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Through the fixation of atmospheric nitrogen and photosynthesis, marine diazotrophs play a critical role inthe global cycling of nitrogen and carbon. Crocosphaera watsonii is a recently described unicellular diazotroph that may significantly contribute to marine nitrogen fixation in tropical environments. One of the many factors that can constrain the growth and nitrogen fixation rates of marine diazotrophs is phosphorus bioavailability. Using genomic and physiological approaches, we examined phosphorus scavenging mechanisms in strains of C. watsonii from both the Atlantic and the Pacific. Observations from the C. watsonii WH8501 genome suggest that this organism has the capacity for high-affinity phosphate transport (e.g., homologs of pstSCAB) in low-phosphate, oligotrophic systems. The pstS gene (high-affinity phosphate binding) is present in strains isolated from both the Atlantic and the Pacific, and its expression was regulated by the exogenous phosphate supply in strain WH8501. Genomic observation also indicated a broad capacity for phosphomonoester hydrolysis (e.g., a putative alkaline phosphatase). In contrast, no clear homologs of genes for phosphonate transport and hydrolysis could be identified. Consistent with these genomic observations, C. watsonii WH8501 is able to grow on phosphomonoesters as a sole source of added phosphorus but not on the phosphonates tested to date. Taken together these data suggest that C. watsonii has a robust capacity for scavenging phosphorus in oligotrophic systems, although this capacity differs from that of other marine cyanobacterial genera, such as Synechococcus, Prochlorococcus, and Trichodesmium.
Phytoplankton, including cyanobacteria from the genera Prochlorococcus, Synechococcus, Crocosphaera, and Trichodesmium, significantly contribute to overall marine primary production and thereby play a key role in the global cycling of carbon (C). Within the cyanobacteria, diazotrophs, such as Trichodesmium, are particularly important because of their ability to fix atmospheric nitrogen (N). Although Trichodesmium is perhaps the best-known and best-studied marine diazotroph, recent research (18, 31) has highlighted the biogeochemical importance of small, unicellular diazotrophs (3 to 10 μm), such as Crocosphaera watsonii, which can introduce a substantial fraction of new nitrogen to the euphotic zone in tropical systems where it occurs (3, 5, 9, 18, 31).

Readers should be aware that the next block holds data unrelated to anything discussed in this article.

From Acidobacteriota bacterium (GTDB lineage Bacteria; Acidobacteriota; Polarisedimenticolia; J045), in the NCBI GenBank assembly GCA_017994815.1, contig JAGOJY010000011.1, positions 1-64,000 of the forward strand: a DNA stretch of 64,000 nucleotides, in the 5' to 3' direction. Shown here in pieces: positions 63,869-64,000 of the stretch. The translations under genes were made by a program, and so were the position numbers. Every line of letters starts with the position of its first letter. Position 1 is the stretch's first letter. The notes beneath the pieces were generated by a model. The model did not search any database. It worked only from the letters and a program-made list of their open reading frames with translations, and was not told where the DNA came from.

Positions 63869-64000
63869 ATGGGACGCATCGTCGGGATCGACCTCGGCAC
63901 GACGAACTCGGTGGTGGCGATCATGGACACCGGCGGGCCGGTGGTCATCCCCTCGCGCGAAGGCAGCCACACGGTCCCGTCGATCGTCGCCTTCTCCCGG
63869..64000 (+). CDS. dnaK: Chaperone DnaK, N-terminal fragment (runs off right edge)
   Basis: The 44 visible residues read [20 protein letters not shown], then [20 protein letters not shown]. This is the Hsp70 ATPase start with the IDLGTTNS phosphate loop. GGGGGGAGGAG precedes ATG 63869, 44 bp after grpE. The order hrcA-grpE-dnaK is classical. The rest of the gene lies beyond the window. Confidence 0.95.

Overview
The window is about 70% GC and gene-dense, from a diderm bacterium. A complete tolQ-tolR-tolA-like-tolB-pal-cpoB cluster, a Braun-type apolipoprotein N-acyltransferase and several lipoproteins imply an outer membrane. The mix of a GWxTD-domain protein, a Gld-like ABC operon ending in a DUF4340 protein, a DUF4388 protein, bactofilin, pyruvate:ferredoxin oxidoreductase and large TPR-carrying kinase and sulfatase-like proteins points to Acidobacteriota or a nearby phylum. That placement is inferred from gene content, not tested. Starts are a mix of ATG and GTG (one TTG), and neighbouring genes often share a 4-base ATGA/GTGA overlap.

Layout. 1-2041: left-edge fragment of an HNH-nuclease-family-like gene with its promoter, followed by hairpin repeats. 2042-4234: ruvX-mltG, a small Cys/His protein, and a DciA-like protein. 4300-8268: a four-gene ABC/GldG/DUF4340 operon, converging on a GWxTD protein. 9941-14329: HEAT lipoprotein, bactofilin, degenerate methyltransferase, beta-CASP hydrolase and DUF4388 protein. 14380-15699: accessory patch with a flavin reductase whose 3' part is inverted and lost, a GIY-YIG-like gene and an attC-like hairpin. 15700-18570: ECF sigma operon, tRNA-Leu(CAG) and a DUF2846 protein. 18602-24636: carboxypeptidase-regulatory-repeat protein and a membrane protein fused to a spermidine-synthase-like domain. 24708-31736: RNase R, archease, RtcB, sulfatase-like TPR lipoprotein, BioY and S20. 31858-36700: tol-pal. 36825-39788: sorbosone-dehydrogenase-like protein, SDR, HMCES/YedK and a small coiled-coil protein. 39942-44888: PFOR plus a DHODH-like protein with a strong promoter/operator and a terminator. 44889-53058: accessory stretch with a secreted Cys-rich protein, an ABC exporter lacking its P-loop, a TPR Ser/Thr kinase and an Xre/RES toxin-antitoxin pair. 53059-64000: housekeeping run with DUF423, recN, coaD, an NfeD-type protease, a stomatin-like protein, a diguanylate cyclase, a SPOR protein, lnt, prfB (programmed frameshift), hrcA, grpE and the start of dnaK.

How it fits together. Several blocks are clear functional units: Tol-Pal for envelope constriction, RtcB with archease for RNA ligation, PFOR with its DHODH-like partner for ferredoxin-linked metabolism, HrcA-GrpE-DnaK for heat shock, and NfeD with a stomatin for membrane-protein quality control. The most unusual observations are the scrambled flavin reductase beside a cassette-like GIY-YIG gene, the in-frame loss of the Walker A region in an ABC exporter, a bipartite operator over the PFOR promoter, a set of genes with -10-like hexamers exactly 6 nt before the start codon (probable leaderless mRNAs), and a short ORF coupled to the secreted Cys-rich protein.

Much of our knowledge regarding unicellular diazotrophs, such as C. watsonii, has been driven by recent molecular work to assess the expression of nifH, a dinitrogenase reductase-encoding gene responsible for N2 fixation. This work has led to the identification of two open-ocean nifH sequence types, group A and group B. These sequence groups phylogenetically cluster with unicellular cyanobacteria (9, 10, 31). Group A nifH DNA phylotypes are most closely related to the genus Cyanothece, while group B nifH phylotypes are most similar to Crocosphaera watsonii WH8501 (5, 31). Quantitative PCR to detect nifH has found these phylotypes to be abundant and, at times, more abundant than Trichodesmium spp. in oligotrophic waters (5). While Trichodesmium is typically most abundant in the upper euphotic zone (4), the unicellular diazotrophs which make up groups A and B have been reported to be more uniformly distributed through the euphotic zone (17, 18). They also differ from Trichodesmium in that they fix nitrogen maximally at night, rather than during the day (31). Ultimately, the diversity, abundance, and widespread distribution of unicellular diazotrophs culminate in high rates of N2 fixation.
The factors that control the growth and N2 fixation rates of marine diazotrophs have been intensively studied. One of these factors is the bioavailability of phosphorus. Two major ocean biomes, the North Pacific Subtropical Gyre and the Sargasso Sea, have very low inorganic phosphate concentrations (<1 nM in some cases), high levels of dissolved inorganic N:P, and elevated total dissolved N:P (30). Under these conditions the availability of trace concentrations of dissolved inorganic phosphate (DIP) and the bioavailability of the larger but poorly characterized and chemically heterogeneous pool of dissolved organic phosphorus (DOP) could dramatically influence diazotroph production and N2 fixation. Several recent studies have identified P bioavailability as a possible controlling factor for the physiology of the diazotroph Trichodesmium (7, 23); however, P physiology has not yet been examined with cultures or field populations of the unicellular diazotrophs, such as Crocosphaera.
Marine cyanobacteria have evolved a number of different strategies for survival in low-DIP marine systems, such as the North Pacific Subtropical Gyre and the Sargasso Sea. Two common strategies for survival in low-phosphate environments include the induction of high-affinity phosphate scavenging systems and the up-regulation of enzymes to hydrolyze DOP into phosphate. Perhaps the best characterized of these strategies is high-affinity phosphate transport. For example, the gene cluster pstSCAB has been identified in Synechococcus sp. strain WH8102 (26) and Prochlorococcus spp. (19). These genes are up-regulated by P deficiency in Synechocystis sp. strain PCC6803 (27). Also, the presence of the PstS protein can be detected in field populations under low-P conditions (24). Notably absent in the marine cyanobacterial genomes examined to date are any low-affinity phosphate permeases (e.g., pitA) (19, 26).